Thread: Overtraining
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Old 10-10-2019, 02:41 AM
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Overtraining is defined as doing more training than your body can recover from, thus reducing or stopping size/strength adaptations from occurring. Everyone has a finite capacity to recover from the demands of lifting weights. What is not usually realized is just how intense these demands are on your metabolism and how much individual response to this varies. Some people are very tolerant of high loads of both volume and frequency. This means they can go to the gym more often and do many sets and movements and still have the ability to adapt and make size/strength gains from this load. Guess who these people generally are? Yup, they are the huge guys you see in the mags that win the contests. Unfortunately they are the role models that most people base their training on.

What is failed to be understood is that unless you have the same capacity to recover from training as they do you will overtrain badly and not grow. OVERTRAINING IS THE SINGLE BIGGEST REASON MOST TRAINEES MAKE SLOW OR NO PROGRESS! OK, so now that we know that, what is undertraining? It's simple and quite frankly is not usually the problem. Undertraining is not imposing an adequate stress on your musculature by not forcing it to more than it is accustomed to. Unless you constantly force your muscles to do a task they cannot do you have not provided adequate stimulus for growth. "Pumpers" are most often guilty of this. They go to the gym and do their 3 sets of ten of three movements and as long as they get their sets in and achieve a good pump they are happy.

Unfortunately they don't send the growth signal to their bod this way. Never attempting more then you are capable of will leave you stalemated. As far as not hitting a muscle often enough, this is just not a factor. Almost everyone hits a muscle at least once a week and this is fine and even hitting a muscle every 9-10 days will work. It takes much longer for adaptation to occur than most people realize. After you work a muscle and provide stimulus for growth two things must occur. First recovery, then adaptation (growth).

So how do you know if your overtraining? Well the real barometer should be your training weights. You should be seeing increases in about every movement from week to week. These increases need not be big but unless they are occurring you need to revisit your program and make some changes. Adding one rep, or 2.5 lbs to a movement is significant but unless it is occurring you just repeated the same workout as last time and as long as you are doing the same weights your gonna have the same body. VERY LITTLE VOLUME IS NEEDED TO STIMULATE GAINS! Using back as an example if you are doing one movement for width and one for thickness you have it covered. Why add more? If you do your warm-ups and then do 2 all out sets to failure you have surely stimulated growth, why do more? Remember you grow proportionately to the degree you do not overtrain (of coarse without proper nutrition NOTHING will happen but that's another story).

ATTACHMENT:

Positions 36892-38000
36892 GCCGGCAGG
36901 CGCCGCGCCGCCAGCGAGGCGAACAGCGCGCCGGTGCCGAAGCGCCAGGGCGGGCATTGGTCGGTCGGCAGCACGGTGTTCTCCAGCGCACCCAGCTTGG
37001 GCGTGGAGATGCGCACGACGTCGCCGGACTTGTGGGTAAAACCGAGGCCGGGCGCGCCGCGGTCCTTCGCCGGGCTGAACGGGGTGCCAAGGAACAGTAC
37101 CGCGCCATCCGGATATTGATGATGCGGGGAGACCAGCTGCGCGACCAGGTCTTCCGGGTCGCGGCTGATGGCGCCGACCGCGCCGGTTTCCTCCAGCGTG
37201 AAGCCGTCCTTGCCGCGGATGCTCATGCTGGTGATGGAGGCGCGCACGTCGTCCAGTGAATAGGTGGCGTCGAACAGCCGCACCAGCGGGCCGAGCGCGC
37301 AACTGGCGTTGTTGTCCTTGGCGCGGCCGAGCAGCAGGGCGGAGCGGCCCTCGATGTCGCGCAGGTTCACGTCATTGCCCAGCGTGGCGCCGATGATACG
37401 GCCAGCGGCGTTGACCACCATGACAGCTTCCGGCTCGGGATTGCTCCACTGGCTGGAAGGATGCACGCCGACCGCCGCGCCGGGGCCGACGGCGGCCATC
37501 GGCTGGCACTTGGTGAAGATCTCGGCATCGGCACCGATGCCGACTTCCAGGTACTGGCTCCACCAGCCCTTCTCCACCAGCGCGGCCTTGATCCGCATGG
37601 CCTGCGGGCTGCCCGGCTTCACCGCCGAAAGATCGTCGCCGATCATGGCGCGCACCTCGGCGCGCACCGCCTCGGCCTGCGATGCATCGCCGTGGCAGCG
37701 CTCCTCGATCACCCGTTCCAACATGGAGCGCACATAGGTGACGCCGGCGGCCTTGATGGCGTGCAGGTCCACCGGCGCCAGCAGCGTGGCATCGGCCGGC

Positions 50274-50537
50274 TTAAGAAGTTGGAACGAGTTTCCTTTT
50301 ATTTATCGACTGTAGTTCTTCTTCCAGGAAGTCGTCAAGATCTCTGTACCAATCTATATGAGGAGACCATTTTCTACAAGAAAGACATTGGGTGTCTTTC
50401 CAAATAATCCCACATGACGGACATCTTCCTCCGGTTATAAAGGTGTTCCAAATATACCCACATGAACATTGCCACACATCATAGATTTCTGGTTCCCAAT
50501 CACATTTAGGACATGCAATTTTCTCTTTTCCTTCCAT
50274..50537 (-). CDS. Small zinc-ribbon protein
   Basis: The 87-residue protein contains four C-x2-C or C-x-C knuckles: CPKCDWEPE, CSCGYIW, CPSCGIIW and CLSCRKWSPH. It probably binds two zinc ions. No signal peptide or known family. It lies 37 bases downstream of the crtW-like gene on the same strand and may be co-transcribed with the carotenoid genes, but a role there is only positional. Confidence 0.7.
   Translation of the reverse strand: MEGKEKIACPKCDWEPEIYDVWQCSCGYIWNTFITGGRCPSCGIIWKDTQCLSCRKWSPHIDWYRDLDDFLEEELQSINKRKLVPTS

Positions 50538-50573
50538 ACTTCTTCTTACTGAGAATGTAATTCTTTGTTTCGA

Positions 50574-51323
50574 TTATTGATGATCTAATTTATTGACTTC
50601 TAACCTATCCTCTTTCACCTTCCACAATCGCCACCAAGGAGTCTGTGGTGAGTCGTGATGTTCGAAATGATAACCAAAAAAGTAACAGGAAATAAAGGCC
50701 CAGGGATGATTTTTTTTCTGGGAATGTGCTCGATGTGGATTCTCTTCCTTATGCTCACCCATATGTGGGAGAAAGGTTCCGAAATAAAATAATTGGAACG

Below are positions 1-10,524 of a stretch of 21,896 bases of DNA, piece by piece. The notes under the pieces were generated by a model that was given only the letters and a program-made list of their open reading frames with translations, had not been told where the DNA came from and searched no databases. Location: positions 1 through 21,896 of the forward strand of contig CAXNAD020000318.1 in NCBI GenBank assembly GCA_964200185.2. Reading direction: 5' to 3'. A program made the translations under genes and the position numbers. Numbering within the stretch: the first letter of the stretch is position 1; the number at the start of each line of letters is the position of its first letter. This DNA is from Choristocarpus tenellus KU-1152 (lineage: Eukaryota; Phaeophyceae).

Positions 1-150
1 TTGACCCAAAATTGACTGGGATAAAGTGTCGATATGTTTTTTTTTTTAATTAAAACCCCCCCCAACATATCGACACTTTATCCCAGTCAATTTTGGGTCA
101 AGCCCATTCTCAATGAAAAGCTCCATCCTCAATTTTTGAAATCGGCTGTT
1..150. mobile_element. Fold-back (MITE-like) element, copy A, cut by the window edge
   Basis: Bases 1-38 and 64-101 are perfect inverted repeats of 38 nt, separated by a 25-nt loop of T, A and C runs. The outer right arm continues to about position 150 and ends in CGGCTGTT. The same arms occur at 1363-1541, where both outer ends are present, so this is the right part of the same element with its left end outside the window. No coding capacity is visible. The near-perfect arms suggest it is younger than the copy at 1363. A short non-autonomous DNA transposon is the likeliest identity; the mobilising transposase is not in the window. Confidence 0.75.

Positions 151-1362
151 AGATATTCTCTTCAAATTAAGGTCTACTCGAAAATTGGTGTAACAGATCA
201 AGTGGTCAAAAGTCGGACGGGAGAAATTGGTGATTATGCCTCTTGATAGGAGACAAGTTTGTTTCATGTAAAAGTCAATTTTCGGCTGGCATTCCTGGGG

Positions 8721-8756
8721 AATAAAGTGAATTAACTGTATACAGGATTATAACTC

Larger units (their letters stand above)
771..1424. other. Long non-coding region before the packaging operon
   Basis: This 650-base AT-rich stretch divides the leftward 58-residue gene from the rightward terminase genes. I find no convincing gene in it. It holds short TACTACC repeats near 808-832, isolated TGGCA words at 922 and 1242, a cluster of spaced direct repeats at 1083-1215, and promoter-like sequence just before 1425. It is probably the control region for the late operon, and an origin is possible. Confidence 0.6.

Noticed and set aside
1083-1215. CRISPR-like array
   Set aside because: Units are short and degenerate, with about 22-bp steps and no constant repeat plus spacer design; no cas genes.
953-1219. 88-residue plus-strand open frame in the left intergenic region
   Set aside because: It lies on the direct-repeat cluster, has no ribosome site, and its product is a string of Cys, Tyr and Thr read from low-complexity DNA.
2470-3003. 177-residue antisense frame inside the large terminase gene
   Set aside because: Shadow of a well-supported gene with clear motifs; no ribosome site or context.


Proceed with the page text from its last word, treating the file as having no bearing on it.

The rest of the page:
There is a wonderful magazine called “Hardgainer” that is written catering to drug-free genetically typical people. Why would that be of interest to us gear-heads? Well this mag has AWESOME examples that illustrates just how little training is actually needed for growth and how people that NEVER made gains get big by training within their ability to recover between workouts. If you are not making significant progress on your current training program HOW DO YOU EVER SUPPOSE IT'S GOING TO “MAGICALLY” ONE DAY START WORKING? Everyone can grow off of simple routines done not more than 3-4 days a week (for many people 4 days is too much) but very few can tolerate lots of exercises and lots of sets done many days a week.

Adding more movements and sets is RARELY the answer if your progress is not satisfactory. If it's not working REDUCE, if progress is not forthcoming reduce again, and again until you are growing. SOME PEOPLE HAVE VERY LITTLE ABILITY TO TOLERATE HEAVY TRAINING! They can still achieve great results but have to abbreviate their training radically to be able to recover. WHO CARES IF THE APPROACH IS RADICAL AS LONG AS THE RESULTS ARE? OVERTRAINING = SLOW OR NO GROWTH EOD. Don't get trapped in the OT rut. It is far better to do a program that is basic and allows you to make progress on a few movements than one designed to “hit the muscle from all angles” and not grow.

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